UN: Job creation scheme to rebuild Philippine economy

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typhoon-haiyanThe United Nations has launched a $20 million cash-for-work programme in the Philippines to help ‘resuscitate’ the local economy following the devastation caused by typhoon Haiyan, Public Finance International reported.

It is intended to rehabilitate local businesses and restore community infrastructure such as access roads and town halls. The UN said the programme would also help kick-start public service provision by local government.

Over the next six months, the UN Development Programme project will eventually employ 200,000 local people to help clear up rubble from Haiyan. The typhoon, which struck earlier this month, killed over 5,230 people and affected over 13 million others.

Haoliang Xu, UNDP’s regional director for Asia and the Pacific said during a visit to Tacloban on November 25 that the removal of debris was an important part of the relief operation as streets without rubble were a ‘precondition’ for aid distribution and also reduced the risk of disease.

“In addition to contributing to the humanitarian effort, the debris removal is also a critical component of economic recovery,” he said.

“We’re going to create 200,000 temporary jobs in debris removal in the most affected municipalities over the next six months.”

Over the weekend, the first batch of 180 men and women started to remove rubble and medical waste in two hospitals, two schools and streets in three severely damaged neighbourhoods in Tacloban, one of the worst-hit cities, and in Palo. Both cities will receive basic equipment and tools such as generators, shovels, and wheelbarrows to begin the early recovery process.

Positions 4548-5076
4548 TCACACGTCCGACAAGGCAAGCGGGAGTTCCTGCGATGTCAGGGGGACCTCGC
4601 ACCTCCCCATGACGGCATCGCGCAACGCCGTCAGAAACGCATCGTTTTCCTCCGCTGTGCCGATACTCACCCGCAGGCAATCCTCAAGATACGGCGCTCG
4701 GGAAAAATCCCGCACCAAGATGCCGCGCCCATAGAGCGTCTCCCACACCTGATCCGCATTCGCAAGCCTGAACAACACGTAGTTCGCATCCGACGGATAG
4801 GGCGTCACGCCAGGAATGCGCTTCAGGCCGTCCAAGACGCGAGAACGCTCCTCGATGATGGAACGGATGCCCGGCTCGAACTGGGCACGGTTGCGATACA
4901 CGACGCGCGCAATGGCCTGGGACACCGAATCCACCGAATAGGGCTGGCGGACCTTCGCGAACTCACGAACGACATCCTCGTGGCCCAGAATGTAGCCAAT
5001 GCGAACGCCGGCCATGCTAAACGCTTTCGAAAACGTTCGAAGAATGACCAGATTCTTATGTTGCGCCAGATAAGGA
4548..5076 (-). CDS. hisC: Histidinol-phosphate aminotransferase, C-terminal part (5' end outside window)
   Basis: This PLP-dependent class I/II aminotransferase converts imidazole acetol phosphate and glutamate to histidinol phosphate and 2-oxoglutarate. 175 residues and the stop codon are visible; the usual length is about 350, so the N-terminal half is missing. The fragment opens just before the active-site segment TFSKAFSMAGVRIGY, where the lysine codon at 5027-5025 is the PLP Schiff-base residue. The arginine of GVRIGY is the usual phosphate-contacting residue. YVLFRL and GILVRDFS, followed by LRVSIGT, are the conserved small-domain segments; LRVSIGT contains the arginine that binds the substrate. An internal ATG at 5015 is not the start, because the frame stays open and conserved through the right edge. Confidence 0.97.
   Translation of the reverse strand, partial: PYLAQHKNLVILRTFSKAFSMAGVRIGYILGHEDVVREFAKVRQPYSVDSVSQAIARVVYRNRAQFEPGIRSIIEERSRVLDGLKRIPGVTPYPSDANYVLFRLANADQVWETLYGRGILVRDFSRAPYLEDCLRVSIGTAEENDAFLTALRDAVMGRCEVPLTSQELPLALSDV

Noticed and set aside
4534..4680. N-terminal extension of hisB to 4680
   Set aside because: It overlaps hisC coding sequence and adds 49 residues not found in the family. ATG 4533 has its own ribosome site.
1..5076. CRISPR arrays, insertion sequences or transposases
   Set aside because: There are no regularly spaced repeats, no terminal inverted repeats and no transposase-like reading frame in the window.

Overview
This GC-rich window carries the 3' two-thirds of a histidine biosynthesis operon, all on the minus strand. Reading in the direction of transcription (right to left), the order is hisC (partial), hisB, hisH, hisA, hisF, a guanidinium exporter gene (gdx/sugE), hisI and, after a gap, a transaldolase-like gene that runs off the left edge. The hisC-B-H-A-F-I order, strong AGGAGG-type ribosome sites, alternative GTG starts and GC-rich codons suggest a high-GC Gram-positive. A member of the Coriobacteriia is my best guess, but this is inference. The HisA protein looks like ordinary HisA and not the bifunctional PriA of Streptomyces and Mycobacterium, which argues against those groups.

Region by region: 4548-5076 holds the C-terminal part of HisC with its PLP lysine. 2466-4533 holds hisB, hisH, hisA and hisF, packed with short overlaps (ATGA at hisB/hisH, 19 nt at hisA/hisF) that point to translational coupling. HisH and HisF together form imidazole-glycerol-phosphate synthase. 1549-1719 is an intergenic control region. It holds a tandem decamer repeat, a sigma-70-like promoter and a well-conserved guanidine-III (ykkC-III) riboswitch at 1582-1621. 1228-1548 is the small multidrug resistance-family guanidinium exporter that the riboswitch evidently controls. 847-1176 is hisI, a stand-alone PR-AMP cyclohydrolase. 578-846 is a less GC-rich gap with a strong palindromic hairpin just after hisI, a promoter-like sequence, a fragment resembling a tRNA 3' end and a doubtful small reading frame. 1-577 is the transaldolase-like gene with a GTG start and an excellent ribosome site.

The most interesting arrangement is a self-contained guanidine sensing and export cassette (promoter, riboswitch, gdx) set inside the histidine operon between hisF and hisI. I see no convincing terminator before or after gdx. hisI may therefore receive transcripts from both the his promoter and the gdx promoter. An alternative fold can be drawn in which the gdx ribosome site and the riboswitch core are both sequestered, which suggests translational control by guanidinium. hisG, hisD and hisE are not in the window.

But the UN Office for the Coordination of Humanitarian Affairs pointed out that life-saving assistance was still urgently required, particularly food, water and shelter. Affected communities have access to small food stocks, but were increasingly concerned about the lack of food in the long term, with limited or no access to markets, it warned.

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Reading Time: 2 minutes

The United Nations has launched a $20 million cash-for-work programme in the Philippines to help ‘resuscitate’ the local economy following the devastation caused by typhoon Haiyan, Public Finance International reported.

Reading Time: 2 minutes

typhoon-haiyanThe United Nations has launched a $20 million cash-for-work programme in the Philippines to help ‘resuscitate’ the local economy following the devastation caused by typhoon Haiyan, Public Finance International reported.

It is intended to rehabilitate local businesses and restore community infrastructure such as access roads and town halls. The UN said the programme would also help kick-start public service provision by local government.

Over the next six months, the UN Development Programme project will eventually employ 200,000 local people to help clear up rubble from Haiyan. The typhoon, which struck earlier this month, killed over 5,230 people and affected over 13 million others.

Haoliang Xu, UNDP’s regional director for Asia and the Pacific said during a visit to Tacloban on November 25 that the removal of debris was an important part of the relief operation as streets without rubble were a ‘precondition’ for aid distribution and also reduced the risk of disease.

“In addition to contributing to the humanitarian effort, the debris removal is also a critical component of economic recovery,” he said.

“We’re going to create 200,000 temporary jobs in debris removal in the most affected municipalities over the next six months.”

Over the weekend, the first batch of 180 men and women started to remove rubble and medical waste in two hospitals, two schools and streets in three severely damaged neighbourhoods in Tacloban, one of the worst-hit cities, and in Palo. Both cities will receive basic equipment and tools such as generators, shovels, and wheelbarrows to begin the early recovery process.

But the UN Office for the Coordination of Humanitarian Affairs pointed out that life-saving assistance was still urgently required, particularly food, water and shelter. Affected communities have access to small food stocks, but were increasingly concerned about the lack of food in the long term, with limited or no access to markets, it warned.

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